Be that as it may, rockers hard and soft move fast and rock’s got some fast moving cousins. The cousins in question are very fittingly called “the movies”. And the movies have also gone through the same speedy development as rock — from pre-modernism to post-modernism in a span of less than 100 years.

There was a long pre-modern phase, which ironically coincided with the arch-modernist phase of other artforms. The reason that the movies developed differently is quite obvious: modernism is not lucrative and the art of film is a money-grabbing form of art. Of course there were exception to this rule. The ‘20s saw the birth of the “cinéma pure” movement, whose members made abstract movies. The most famous of these movies was Ferdinand Léger’s Ballet Mécanique. About the same time, Luis Bunuel and Salvador Dalí made their famous (even infamous) surrealistic movies (I want to add that the animated Hollywood cartoons from the ‘40s are even more surrealistic than anything these two gentlemen ever made!). But notice that none of these movies were full-length. By and large, full-length movies were pre-modern until the late ‘50s. Whatever artistic movies made were usually either realistic or romantic. An example of the latter is Jean Cocteau’s dreamlike Orphée.

Notice that most of the Hollywood movies in these pre-modern days were made by anonymous collectives, pretty much like pre-modern artworks, generally. We have good reason to maintain that the very pre-modern Icelandic sagas were created by collectives, and their authors are unknown. In the 19th and 20th centuries, efforts were made by scholars to find out who “the real” authors of these sagas were. The children of the modern age could not conceive the idea of a text, which did not have a given author. Similarly, the film critics who made the French journal Cahiers du Cinema famous maintained that certain Hollywood films bore the distinct marks of certain “auteurs” — directors who were the real creator of these movies.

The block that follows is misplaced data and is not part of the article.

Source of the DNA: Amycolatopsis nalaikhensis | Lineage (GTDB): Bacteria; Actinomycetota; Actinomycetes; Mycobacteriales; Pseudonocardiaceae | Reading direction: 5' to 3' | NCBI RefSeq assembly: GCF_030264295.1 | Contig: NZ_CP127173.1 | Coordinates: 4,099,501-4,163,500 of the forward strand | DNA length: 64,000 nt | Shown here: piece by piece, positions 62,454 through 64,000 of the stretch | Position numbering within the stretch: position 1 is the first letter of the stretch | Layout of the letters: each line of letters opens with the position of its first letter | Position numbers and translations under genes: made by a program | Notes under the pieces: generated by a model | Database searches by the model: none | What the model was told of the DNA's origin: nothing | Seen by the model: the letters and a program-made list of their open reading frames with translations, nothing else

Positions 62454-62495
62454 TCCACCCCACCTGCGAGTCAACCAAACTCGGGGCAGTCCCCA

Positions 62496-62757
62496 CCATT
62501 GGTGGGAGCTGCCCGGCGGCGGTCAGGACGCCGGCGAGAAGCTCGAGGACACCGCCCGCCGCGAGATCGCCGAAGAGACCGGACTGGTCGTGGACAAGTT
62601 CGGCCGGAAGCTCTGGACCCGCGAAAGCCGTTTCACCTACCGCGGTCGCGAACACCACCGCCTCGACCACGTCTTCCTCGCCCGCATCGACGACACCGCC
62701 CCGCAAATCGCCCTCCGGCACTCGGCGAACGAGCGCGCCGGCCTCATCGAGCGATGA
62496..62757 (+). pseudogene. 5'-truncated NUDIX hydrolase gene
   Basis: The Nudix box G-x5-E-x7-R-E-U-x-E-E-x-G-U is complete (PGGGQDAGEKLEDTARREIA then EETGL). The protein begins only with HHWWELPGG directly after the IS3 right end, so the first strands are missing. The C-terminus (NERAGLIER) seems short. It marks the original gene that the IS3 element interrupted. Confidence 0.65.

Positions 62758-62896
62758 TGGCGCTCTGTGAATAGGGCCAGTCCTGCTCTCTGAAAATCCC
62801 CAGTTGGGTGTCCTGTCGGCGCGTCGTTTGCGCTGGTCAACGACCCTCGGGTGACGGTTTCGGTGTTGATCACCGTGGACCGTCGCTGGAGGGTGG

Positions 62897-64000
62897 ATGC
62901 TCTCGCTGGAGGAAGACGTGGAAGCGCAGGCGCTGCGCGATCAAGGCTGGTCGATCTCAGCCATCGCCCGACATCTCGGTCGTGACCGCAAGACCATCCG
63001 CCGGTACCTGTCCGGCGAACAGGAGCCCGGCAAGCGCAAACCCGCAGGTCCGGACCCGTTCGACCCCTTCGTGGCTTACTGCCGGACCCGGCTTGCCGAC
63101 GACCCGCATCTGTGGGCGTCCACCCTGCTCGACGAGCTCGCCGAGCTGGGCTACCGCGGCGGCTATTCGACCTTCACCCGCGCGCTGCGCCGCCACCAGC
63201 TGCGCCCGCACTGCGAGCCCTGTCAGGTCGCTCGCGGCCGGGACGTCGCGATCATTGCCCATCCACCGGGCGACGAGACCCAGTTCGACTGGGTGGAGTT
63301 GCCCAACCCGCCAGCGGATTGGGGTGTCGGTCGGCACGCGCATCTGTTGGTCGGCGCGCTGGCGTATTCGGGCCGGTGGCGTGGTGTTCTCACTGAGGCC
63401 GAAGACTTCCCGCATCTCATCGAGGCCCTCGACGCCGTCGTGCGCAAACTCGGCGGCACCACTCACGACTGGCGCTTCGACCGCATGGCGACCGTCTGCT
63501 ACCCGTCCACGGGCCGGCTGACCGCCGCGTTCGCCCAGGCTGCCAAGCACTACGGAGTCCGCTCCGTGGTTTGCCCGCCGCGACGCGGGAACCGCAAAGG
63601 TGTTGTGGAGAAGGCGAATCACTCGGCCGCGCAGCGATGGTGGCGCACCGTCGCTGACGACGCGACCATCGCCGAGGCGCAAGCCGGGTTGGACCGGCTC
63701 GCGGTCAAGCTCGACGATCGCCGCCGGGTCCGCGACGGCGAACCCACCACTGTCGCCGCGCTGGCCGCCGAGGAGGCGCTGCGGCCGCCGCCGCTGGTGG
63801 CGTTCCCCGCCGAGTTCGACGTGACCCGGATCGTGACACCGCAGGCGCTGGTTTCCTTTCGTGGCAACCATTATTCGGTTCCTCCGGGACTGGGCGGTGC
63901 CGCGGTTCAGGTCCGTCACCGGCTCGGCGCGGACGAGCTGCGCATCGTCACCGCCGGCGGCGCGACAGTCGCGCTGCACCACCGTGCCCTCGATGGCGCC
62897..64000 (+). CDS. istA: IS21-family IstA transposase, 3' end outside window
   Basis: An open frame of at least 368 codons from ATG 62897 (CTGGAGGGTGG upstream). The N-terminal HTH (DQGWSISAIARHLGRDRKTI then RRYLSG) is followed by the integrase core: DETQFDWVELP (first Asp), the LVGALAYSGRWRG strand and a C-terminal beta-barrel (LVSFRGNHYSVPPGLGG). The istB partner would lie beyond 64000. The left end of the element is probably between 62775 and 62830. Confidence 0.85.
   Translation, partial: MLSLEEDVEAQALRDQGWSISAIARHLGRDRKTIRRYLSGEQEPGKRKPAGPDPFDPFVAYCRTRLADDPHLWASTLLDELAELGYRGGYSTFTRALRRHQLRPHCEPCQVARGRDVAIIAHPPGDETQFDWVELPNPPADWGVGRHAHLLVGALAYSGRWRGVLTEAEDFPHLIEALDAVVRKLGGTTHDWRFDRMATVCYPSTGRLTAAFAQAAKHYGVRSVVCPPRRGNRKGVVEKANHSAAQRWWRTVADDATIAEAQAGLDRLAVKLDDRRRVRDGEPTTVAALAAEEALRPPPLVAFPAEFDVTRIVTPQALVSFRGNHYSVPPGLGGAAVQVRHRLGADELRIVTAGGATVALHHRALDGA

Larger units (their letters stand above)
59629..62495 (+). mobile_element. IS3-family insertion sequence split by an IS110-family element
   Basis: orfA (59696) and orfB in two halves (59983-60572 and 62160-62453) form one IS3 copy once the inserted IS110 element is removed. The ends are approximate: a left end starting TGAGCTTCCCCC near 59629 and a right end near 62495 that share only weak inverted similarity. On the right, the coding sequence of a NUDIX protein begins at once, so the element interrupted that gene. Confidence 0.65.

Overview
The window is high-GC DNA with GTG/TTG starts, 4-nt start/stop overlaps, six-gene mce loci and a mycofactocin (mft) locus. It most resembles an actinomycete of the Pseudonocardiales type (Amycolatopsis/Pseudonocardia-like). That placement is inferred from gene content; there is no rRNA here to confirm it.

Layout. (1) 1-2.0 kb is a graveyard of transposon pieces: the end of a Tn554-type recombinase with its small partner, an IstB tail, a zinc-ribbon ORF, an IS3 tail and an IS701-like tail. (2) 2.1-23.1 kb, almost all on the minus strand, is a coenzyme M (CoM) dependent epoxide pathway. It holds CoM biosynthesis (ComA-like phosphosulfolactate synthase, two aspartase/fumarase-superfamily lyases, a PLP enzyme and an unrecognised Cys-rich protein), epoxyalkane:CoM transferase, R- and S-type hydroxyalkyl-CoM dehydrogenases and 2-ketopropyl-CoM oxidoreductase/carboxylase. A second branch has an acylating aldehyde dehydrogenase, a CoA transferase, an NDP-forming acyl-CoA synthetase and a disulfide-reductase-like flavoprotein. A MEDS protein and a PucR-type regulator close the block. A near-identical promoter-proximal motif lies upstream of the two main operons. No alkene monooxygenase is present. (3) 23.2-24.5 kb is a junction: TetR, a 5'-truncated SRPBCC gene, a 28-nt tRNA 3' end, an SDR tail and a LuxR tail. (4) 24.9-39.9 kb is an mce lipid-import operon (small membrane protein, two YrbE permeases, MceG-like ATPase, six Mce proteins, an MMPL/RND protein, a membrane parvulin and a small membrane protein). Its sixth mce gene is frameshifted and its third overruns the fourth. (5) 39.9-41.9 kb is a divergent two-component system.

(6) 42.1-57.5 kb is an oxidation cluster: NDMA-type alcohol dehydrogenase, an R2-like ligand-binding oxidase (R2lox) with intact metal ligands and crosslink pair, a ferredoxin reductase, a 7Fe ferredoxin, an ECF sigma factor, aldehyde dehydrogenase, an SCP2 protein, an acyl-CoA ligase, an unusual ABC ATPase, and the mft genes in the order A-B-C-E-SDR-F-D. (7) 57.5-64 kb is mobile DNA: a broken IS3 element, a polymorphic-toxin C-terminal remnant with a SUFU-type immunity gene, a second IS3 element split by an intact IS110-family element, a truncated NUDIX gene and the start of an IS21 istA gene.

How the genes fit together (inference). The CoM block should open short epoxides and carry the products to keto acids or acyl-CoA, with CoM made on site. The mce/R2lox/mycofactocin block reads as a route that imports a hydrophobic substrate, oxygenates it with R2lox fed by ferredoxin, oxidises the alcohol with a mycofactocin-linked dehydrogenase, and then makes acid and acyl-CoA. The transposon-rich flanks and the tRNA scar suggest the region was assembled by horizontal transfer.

In fact, these critics, most notably Francois Truffaut and Jean-Luc Godard, invented the role of the director as a creator, and in the process invented modernism in the movies. Godard and Truffaut then famously started to direct (and create) their own movies, being the founding fathers of the French “nouvelle vogue”, “the new wave”. However, Godard and Truffaut were not really arch-modernist since there is a post-modernist streak in Godard’s movies, pre-modern in Truffaut’s. In contrast, Bunuel and Alain Resnais were among the “pure” cinematic modernists.

Modernism in the movies did not last long. In the early ‘70s the cinema became post-modernistic. The filmmakers started to make movies that were in the first place somewhere in-between the entertaining and the “serious”. Second, these films were full of ironic comments to earlier movies. (True, there is no lack of such ironic comments in Godard’s films, but they had hardly any entertaining, popular moments.) Examples of such post-modern moviemakers can be America’s Hal Hartley and Jim Jarmusch, Sabu of Japan, and the Great Dane Lars von Trier.

There is no lack of speed in the movies these guys make. Naturally, movies tell stories in a much faster way than books can. Likewise, a rock song moves quicker than any other type of songs. So no wonder that these forms of art have developed faster than any other forms of art. They send messages to the hurrying man; they are the artforms of speed.

Thanks to Soeren Birkvad for his excellent comments.